Who gives a sludge about toilets? Building markets for safe and sustainable sanitation
Can outcomes funding for a market-based approach accelerate the achievement of universal sanitation in rural Cambodia?
Social Finance partnered with the Stone Family Foundation, iDE and USAID to design the world’s first Development Impact Bond (DIB) for sanitation. This $10 million impact bond, which launched this week, is a groundbreaking initiative that brings safe sanitation to some of the poorest and most vulnerable households in Cambodia.
Over the past decade, iDE has played a pivotal role in the increase of sanitation coverage from 29% to 67% in rural areas of Cambodia. But the challenge remains to further increase coverage to a level that contributes to significant positive health outcomes for communities.
The Cambodia Rural Sanitation DIB is the world’s first for sanitation. Social Finance led the partners from initial design to launch in just nine months, an example of how experience and partnership can move impact bonds forward in a more streamlined way.
The goal of the impact bond is to reach 85% rural sanitation coverage in target areas by 2023, with 1600 villages claiming Open Defecation Free (ODF) status. This will greatly accelerate the Government of Cambodia’s efforts to reach universal sanitation ahead of the 2030 Sustainable Development Goal (SDG) targets.
The importance of access to improved sanitation is increasingly recognised. Yet open defecation remains widely practiced in rural Cambodia where sanitation access is poor — putting whole communities at risk of the spread of diseases and contamination of drinking water. Open defecation also impacts the safety and dignity of all household members — especially women, girls and older people.
To tackle this challenge, the impact bond will fund the scale-up of iDE’s sanitation marketing program, which galvanises local markets to meet demand in a sustainable way. Working on both the supply side (via sanitation entrepreneurs who supply and install modern latrines) and on demand creation (through sales agents who reach out to households), iDE’s approach is different to traditional input-based aid. The approach aims to generate enduring jobs at the local level, ensuring that the market for sanitation products continues after the impact bond ends, linking it to household behaviour change around the use of these products.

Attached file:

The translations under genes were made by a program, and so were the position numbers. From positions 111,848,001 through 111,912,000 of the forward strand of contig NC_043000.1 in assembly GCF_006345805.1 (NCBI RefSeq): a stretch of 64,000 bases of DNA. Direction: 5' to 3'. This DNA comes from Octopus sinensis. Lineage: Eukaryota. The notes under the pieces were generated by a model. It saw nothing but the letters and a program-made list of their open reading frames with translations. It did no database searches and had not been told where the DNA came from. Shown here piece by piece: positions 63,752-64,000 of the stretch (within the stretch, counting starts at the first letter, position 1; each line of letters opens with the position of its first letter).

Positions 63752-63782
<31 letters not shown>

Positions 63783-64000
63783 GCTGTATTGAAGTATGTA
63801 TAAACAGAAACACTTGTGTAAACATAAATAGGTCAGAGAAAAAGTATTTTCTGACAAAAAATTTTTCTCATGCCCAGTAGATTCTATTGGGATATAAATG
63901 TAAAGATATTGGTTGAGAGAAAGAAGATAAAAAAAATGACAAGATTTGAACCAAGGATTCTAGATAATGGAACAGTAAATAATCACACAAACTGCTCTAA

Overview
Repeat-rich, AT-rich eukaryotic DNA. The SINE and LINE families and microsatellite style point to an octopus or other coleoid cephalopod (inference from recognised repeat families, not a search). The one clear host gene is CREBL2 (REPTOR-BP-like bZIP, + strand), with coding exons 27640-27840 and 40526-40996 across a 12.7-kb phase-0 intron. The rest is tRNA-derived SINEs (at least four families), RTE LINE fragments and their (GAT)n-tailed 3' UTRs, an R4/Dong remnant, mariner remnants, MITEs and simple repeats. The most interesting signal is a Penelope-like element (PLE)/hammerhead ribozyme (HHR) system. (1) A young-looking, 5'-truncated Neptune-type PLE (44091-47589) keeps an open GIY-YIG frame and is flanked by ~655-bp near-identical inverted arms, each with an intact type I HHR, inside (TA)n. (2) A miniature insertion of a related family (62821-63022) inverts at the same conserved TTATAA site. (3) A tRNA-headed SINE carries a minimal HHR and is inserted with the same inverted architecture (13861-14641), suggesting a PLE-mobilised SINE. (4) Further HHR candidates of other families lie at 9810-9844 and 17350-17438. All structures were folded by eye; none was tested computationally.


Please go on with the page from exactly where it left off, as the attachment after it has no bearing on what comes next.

But this is not just a numbers game. After an impressive decade of growth in sanitation coverage in rural Cambodia, remaining households in target areas are a tougher nut to crack. The households without modern latrines tend either to be the poorest or the hardest-to-reach. To overcome this challenge, iDE is iterating its business model, trying out different tactics to see what works best. This means that iDE needs more flexibility than a traditional grant — where a program of activities is set out in advance — to allow this testing of new and adaptive approaches.
The Cambodia Rural Sanitation DIB does exactly that — it’s not about how much funding is provided, but how that funding works. Stone Family Foundation will provide the upfront funding — in the form of flexible investment — to give iDE the space it needs to achieve its goal, focusing on outcomes not inputs. This reflects a shift for SFF from grant funder to impact investor, with high social impact and financial return achieved in a mutually beneficial way. This is a great example of leadership from a Foundation to demonstrate that innovative financing can drive progress towards national and global development goals including the SDGs.
And if outcomes are achieved — but only if — then USAID will provide up to $10m in outcomes funding. This emphasis on accountability for results reflects USAID’s desire to support Cambodia on its road to self-reliance.
At Social Finance, we are particularly happy with the process of preparing of the Cambodia Rural Sanitation DIB: it’s been the most rapid development from initial design to launch of any impact bond that Social Finance has led. Throughout, we have sought to build on the learnings and experience from other impact bonds:
· The priorities of all parties have been aligned from the outset, building on the existing deep partnership between iDE and Stone Family Foundation.
· We’ve kept things simple. A single investor and outcomes funder has reduced the contractual complexity significantly, and we’ve used a single payment metric: the number of villages claiming ODF status.
· We’ve also adopted a simple and low-cost approach to evaluating results: data from iDE’s own robust M&E systems is cross-referenced with Government data on villages’ ODF claims.
In the words of our CEO, “This has been great example of how focusing on a clear outcome allows different partners to collaborate in a compelling way, playing to organisational strengths to deliver high impact programmes.”
Social Finance is proud to have led the feasibility assessment, design and launch of this ambitious impact bond. We are looking forward to seeing the results come through — and to exploring whether this new type of partnership can accelerate sanitation progress in other countries.
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Who gives a sludge about toilets? Building markets for safe and sustainable sanitation was originally published in Social Finance UK on Medium, where people are continuing the conversation by highlighting and responding to this story.